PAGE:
Children taught to draw and read maps

Cartographer and founder of Thinkwords bookclubs Catherine Njore reading with pupils at Mwangaza Academy in Mweiga during a library lesson. [Lydiah Nyawira/ Standard]  

For two years, Catherine Njore has been mentoring children in rural schools in Kieni Constituency on drawing maps and reading for fun.

Ms Njore,  a senior cartographer at Dedan Kimathi University of Technology, has been setting up book clubs for children in rural schools through her community-based organisation, Thinkwords.

Thinkwords, which has so far introduced book clubs in eight schools, is not only encouraging children as young as four to read for fun but also steadily introducing the youngsters to an art that they would have had to wait until high school to master: drawing and reading maps.

Besides reading books, the project also seeks to create interest in mapping in children at an early age.

According to Njore, the average Kenyan child interacts with maps at high school. Even then, the interaction is limited to interpreting physical features maps.

This, she says, needs to change, and children introduced to mapping at a lower age as is the case in many education curricula in developed countries.

“Most of our children only encounter an atlas or mapping in secondary school, which is unfortunate because maps are a critical part of everyday life. Sadly, only few people are getting into the field of cartography,” she says.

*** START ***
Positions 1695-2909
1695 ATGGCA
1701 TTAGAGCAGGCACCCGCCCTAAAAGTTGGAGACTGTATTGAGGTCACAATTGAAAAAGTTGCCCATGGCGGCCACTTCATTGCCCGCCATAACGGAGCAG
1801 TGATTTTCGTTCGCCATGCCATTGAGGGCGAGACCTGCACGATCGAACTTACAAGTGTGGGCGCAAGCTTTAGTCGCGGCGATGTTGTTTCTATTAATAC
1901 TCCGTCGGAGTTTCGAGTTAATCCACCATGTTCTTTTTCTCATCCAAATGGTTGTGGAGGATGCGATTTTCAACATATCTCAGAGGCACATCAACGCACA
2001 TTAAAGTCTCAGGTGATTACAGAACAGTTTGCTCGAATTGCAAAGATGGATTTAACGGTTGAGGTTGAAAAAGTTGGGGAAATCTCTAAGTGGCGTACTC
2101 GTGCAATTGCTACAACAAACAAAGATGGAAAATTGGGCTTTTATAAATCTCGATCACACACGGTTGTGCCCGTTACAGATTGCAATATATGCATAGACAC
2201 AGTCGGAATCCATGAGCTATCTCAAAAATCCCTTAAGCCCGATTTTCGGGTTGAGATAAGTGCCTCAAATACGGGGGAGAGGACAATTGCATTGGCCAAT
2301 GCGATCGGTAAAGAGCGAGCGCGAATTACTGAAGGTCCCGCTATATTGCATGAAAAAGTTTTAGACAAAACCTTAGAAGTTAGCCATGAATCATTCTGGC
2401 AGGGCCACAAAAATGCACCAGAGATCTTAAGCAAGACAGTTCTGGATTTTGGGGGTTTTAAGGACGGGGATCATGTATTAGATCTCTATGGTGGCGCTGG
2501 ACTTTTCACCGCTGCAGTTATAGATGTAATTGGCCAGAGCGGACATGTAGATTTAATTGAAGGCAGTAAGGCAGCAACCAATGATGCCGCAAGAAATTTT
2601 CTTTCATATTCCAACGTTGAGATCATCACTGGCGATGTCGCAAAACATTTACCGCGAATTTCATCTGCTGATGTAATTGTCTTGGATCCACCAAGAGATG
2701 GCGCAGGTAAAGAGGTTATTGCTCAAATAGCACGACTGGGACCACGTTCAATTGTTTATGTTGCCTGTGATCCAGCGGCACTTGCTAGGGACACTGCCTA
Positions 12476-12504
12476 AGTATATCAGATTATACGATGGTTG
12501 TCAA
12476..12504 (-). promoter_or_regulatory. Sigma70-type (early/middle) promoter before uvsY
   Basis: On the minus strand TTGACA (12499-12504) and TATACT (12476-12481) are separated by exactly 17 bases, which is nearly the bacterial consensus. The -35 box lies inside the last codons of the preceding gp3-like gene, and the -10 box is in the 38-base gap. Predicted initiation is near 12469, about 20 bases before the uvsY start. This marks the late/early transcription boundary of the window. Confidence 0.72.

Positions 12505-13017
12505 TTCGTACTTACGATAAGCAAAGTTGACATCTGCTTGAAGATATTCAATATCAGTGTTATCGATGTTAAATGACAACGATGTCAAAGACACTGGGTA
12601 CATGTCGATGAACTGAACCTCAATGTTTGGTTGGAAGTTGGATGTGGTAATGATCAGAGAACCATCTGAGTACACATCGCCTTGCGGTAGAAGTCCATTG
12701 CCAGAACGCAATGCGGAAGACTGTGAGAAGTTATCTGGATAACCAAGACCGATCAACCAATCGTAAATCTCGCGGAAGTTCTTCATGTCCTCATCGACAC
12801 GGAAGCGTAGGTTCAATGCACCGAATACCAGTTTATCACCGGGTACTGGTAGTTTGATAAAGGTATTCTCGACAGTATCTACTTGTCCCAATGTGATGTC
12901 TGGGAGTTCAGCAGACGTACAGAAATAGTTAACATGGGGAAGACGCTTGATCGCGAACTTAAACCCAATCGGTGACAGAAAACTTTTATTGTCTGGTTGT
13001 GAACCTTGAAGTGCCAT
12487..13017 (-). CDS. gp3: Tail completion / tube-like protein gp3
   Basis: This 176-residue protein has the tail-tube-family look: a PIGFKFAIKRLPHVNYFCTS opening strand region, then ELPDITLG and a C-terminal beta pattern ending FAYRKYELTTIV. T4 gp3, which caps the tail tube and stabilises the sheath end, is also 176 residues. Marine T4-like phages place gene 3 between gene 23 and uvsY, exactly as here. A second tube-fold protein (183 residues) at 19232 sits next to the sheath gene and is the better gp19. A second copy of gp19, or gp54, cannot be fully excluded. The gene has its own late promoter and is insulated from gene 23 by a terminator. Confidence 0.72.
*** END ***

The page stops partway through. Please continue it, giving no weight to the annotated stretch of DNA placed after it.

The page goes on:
To make the cartography fun for children, Njore has introduced fun games such as treasure hunting maps in her book clubs.

“I engage the children in a variety of mapping activities, where we map out their schools and hide prizes that they are supposed to find within the compound. It is an interesting game and it builds their curiosity in mapping,” she says.

The result is that under the map-maker's mentorship, children as young as four are engaged in mapping activities.

Selected maps prepared by the children have since been submitted to regional and international mapping competitions.

The children’s maps have been submitted to competitions such as the Barbara Petchinik children’s world map drawing competition 2019. The maps were also exhibited in Japan during the International Cartographic Conference.

“It is through these interactive platforms that we create awareness to relevant education stakeholders on the importance of introducing cartography in schools,” says the map maker.

Despite the progress made in encouraging children to embrace mapping, inadequate proper drawing materials, limited time, funds and little support from some education stakeholders pose a major challenge.

Several times Njore has had to dig deeper into her pockets to fund mapping lessons.

“When I run out of money, I rely on members to fund the activities, but my passion drives me on despite the hurdles,” she says.

Njore is currently writing a children’s book on mapping to introduce the subject to more youngsters, parents and teachers.